The enactment of recent legislation, including No Child Left Behind (NCLB) and the Individuals with Disabilities Education Act (IDEA), put team or co‐teaching in the spotlight. A popular strategy for educating students with special learning needs, this instructional method is used to adhere to the IDEA requirement that children with disabilities be educated in the least restrictive classroom environment possible.
As a result of these legislative mandates, the number of schools implementing co‐teaching has increased, as has the number of students with disabilities that are educated alongside their typically developing peers. But, what is co-teaching, and how can districts effectively implement this instructional technique to best impact student achievement?
What is Co-Teaching?
Broadly, co-teaching may be defined as a mode of instruction in which two or more educators, or other certified staff members, share responsibility for a group of students in a single classroom or workspace. Co-teaching is not necessarily collaborative, nor is it synonymous with traditional team teaching, which generally does not alter the student-teacher ratio and does not blend multiple approaches to teaching.
By contrast, “co-teaching draws on the strengths of both the general educator, who understands the structure, content, and pacing of the general education curriculum, and the special educator, who can identify unique learning needs of individual students and enhance curriculum and instruction to match these needs.”
How Can You Implement Effective Co-Teaching Policies?
Educators and administrators should consider a number of variables that influence the effectiveness of a co-teaching program. The following recommendations are derived from the report Effective Practices for Co-Teaching in Elementary Schools, available for download at the form below.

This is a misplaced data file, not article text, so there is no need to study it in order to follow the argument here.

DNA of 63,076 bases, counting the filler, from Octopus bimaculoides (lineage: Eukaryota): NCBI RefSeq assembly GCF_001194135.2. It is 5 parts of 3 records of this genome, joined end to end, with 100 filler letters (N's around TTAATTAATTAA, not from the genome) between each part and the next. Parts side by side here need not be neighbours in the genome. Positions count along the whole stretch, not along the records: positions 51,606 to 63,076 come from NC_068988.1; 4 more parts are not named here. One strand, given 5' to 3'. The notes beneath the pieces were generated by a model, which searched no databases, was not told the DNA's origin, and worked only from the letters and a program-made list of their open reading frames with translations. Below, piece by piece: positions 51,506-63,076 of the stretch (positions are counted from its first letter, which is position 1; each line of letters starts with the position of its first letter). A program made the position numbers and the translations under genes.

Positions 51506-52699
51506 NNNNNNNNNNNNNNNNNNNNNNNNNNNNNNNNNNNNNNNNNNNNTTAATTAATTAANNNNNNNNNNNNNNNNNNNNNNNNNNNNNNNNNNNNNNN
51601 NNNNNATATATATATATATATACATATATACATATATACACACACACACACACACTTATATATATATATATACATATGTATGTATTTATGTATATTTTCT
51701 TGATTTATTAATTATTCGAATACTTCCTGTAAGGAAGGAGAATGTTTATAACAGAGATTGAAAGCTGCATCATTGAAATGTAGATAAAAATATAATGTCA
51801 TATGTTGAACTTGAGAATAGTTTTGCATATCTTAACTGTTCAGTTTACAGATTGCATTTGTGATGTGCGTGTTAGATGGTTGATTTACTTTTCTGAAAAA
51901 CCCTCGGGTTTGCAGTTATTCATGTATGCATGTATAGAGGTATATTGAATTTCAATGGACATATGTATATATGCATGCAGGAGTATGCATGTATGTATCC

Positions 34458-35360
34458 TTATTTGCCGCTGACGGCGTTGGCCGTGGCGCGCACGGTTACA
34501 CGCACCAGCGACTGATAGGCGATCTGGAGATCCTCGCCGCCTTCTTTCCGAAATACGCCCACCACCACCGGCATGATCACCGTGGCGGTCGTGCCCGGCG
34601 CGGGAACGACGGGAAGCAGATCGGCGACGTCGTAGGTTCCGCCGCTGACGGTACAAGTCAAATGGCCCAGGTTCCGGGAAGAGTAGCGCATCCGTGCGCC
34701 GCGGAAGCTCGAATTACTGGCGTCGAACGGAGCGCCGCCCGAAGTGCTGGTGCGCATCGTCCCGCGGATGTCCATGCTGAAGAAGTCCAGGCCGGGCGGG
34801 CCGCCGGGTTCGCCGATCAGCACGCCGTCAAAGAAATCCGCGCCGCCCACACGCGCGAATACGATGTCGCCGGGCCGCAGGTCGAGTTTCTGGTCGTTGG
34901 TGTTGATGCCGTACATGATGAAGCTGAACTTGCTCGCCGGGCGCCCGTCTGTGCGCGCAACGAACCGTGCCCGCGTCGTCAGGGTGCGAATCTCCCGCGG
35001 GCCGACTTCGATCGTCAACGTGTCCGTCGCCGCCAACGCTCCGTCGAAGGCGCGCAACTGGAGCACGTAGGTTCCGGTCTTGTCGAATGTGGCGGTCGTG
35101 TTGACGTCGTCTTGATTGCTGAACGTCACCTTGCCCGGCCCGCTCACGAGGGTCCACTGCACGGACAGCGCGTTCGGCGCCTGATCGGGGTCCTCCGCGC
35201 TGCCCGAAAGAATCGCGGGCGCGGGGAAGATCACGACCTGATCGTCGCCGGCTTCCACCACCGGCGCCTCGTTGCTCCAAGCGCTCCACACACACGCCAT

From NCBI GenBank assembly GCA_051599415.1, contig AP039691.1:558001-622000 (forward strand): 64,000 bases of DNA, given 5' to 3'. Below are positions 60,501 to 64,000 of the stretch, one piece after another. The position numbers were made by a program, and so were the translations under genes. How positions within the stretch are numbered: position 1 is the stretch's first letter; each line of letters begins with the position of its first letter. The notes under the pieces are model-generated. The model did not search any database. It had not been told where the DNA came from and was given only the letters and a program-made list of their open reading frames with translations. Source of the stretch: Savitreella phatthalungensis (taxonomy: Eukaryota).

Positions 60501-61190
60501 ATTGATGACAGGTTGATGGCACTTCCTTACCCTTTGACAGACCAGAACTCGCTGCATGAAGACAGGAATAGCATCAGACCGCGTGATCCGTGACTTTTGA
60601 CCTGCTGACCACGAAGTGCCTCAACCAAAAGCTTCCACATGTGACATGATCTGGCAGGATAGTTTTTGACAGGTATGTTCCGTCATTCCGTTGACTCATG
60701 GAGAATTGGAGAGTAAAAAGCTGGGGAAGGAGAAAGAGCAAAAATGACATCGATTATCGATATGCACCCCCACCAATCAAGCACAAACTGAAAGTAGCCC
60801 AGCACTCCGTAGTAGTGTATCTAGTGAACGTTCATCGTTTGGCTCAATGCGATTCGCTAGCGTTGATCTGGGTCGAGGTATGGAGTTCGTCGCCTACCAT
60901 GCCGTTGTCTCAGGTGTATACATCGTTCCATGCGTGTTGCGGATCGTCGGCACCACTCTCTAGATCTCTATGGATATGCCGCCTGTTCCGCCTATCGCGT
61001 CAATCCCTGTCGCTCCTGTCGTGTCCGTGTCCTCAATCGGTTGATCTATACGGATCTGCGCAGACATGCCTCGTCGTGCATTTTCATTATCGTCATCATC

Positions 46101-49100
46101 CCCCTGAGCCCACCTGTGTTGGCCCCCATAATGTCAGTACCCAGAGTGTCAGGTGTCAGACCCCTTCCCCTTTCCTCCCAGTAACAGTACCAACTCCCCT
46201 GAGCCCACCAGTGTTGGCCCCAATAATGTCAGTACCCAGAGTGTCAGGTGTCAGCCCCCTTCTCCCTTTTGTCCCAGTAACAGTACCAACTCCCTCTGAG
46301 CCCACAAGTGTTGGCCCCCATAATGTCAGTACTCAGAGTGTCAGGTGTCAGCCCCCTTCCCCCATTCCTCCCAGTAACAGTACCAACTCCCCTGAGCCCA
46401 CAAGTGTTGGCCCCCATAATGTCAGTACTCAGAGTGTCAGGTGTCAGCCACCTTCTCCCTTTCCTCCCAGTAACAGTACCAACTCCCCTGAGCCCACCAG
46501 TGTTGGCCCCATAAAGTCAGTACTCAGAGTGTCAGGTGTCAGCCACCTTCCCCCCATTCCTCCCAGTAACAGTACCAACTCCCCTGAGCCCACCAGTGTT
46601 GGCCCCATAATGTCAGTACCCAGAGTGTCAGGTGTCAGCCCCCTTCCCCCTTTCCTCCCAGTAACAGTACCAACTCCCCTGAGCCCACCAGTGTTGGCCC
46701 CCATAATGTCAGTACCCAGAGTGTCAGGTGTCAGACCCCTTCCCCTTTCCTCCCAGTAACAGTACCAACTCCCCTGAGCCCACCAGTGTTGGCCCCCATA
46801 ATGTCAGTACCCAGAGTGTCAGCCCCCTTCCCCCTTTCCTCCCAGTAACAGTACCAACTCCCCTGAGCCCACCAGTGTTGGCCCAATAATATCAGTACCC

Teachers should have at least 45 minutes of co-planning time four to five times per week.
Other recommendations range from 10 minutes per lesson to 60 to 90 minutes per unit. While the specific time allotted varies by situation, research emphasizes the need for co‐planning to be an ongoing process that allows teachers to review progress on a regular basis, make adjustments, evaluate students, and develop strategies to address problems either in discipline or learning.
Co-teachers need professional development that addresses effective teaching strategies, appropriate accommodation of students with special learning needs, and collaboration.
Teachers need their practice to be grounded in a knowledge of and fluency in proven teaching methods. Schools should therefore provide professional development opportunities that equip teachers with the skills needed to team effectively.
Schools should employ both short-term and summative evaluation techniques to assess program strengths and weaknesses.
Program evaluation, both periodic and annual, is a crucial component of effective co-teaching implementation. Information gleaned from these evaluations should inform redesigns or adjustments to co‐teaching programs. Assessment tools may include student pre‐ and post‐tests, student satisfaction surveys, student behavior reports, and teacher satisfaction surveys.
Applying best practices and conducting recurring evaluations when implementing a co-teaching program equips administrators and teachers with the information needed to help their students, regardless of ability level, succeed in the classroom.